With block foam installations in which the applied layer of reaction mixture is a few centimeters, the distribution of the reaction mixture is not quite so problematic. An applicator tube which branches into several outlets has been used for larger working widths. Nevertheless, there is a risk that the various streams will create transition zones in the cross-section of the foam block produced in those central regions in which they converge. The transition zones have a pore size or density which differs from that in other regions.
The object of the present invention is therefore to improve the apparatus of the type mentioned in such a way that it cannot clog as the result of reacting reaction mixture during operation and so that a uniform application is ensured for achieving a perfect end product, even with greater working widths.
The FIGURE shows a section of the device of the present invention in the charging zone.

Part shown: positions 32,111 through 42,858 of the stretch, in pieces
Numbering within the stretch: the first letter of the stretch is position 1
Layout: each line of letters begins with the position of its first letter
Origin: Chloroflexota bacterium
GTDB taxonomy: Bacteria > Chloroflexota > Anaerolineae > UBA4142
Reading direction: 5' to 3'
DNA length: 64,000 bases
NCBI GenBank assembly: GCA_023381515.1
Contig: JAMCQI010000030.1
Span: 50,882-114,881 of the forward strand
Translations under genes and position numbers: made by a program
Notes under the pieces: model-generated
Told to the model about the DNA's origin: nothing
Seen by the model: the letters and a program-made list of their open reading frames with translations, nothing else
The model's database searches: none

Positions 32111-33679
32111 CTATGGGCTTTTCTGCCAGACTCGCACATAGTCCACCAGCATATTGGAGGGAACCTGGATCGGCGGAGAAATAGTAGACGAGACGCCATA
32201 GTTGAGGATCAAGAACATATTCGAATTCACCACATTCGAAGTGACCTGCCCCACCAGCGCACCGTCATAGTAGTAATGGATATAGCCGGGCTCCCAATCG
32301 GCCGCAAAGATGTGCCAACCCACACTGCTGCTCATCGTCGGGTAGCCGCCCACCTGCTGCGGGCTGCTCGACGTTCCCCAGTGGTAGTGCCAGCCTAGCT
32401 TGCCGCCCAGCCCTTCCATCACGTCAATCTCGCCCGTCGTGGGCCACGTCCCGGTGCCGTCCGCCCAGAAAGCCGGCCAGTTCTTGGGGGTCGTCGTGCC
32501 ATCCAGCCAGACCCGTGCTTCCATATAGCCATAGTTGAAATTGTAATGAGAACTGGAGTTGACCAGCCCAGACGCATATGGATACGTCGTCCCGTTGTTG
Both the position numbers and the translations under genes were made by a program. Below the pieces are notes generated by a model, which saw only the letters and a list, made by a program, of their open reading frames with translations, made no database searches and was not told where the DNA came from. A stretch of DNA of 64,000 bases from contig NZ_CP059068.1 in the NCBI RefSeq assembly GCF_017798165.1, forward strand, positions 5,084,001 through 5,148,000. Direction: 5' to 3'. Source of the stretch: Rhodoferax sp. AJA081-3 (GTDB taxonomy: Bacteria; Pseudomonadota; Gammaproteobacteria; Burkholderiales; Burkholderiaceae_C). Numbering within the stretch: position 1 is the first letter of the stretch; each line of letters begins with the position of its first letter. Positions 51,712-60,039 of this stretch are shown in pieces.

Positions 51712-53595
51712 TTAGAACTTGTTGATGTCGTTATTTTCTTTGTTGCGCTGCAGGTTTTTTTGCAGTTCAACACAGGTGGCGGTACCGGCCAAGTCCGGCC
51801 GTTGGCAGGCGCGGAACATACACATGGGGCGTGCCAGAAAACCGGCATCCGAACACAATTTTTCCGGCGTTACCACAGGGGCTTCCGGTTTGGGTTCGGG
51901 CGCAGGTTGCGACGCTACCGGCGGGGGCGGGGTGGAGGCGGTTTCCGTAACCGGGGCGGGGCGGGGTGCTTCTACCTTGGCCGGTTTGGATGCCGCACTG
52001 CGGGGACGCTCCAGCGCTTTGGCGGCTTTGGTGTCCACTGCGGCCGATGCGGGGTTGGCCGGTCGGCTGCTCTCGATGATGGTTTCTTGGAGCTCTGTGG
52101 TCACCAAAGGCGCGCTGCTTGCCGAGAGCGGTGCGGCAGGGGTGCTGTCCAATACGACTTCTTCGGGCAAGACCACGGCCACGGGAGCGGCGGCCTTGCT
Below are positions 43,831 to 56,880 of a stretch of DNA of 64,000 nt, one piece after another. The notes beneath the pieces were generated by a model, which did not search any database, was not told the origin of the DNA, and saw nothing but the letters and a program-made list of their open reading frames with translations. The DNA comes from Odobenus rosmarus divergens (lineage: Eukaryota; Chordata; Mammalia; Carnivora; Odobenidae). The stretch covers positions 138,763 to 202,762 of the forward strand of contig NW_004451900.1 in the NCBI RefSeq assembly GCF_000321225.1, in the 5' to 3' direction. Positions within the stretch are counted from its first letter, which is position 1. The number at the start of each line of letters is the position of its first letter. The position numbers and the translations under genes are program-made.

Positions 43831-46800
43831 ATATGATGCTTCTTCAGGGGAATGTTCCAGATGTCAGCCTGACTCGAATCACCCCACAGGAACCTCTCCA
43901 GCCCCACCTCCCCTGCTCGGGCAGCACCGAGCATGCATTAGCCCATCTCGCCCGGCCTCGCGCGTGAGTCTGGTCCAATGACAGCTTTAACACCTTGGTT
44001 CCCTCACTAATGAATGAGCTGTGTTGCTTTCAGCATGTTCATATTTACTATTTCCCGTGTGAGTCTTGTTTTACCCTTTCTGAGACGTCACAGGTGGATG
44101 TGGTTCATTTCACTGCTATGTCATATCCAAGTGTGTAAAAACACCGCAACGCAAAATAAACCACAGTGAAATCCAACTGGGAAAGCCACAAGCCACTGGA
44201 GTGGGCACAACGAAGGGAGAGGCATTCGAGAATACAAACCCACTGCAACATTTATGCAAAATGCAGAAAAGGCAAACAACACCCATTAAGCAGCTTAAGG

The above object is achieved by connecting the applicator tube to a vibrating means. This ensures that the interface present at the wall in the applicator tube is not poor in flow or even flowless, as in the past, but is continuously moved by the vibration. Even if it has prolonged residence times in this interface, the reaction mixture no longer has the opportunity to cake. However, the mass transfer transversely to the flow direction is also promoted by the continuous movement of the interface so that the residence time is reduced, i.e. the vibration process initiates a more desirable flow profile. As a surprising and particularly advantageous side effect, it has been found that gas dissolved in the reaction mixture issues almost completely in the form of small bubbles due to the vibrations. Since these small bubbles serve as nucleating seeds at the beginning of the foaming reaction, a finer cell structure with improved thermal conductivity is formed. The vibration also prevents or reduces the tendency of a jet issuing from an opening to constrict.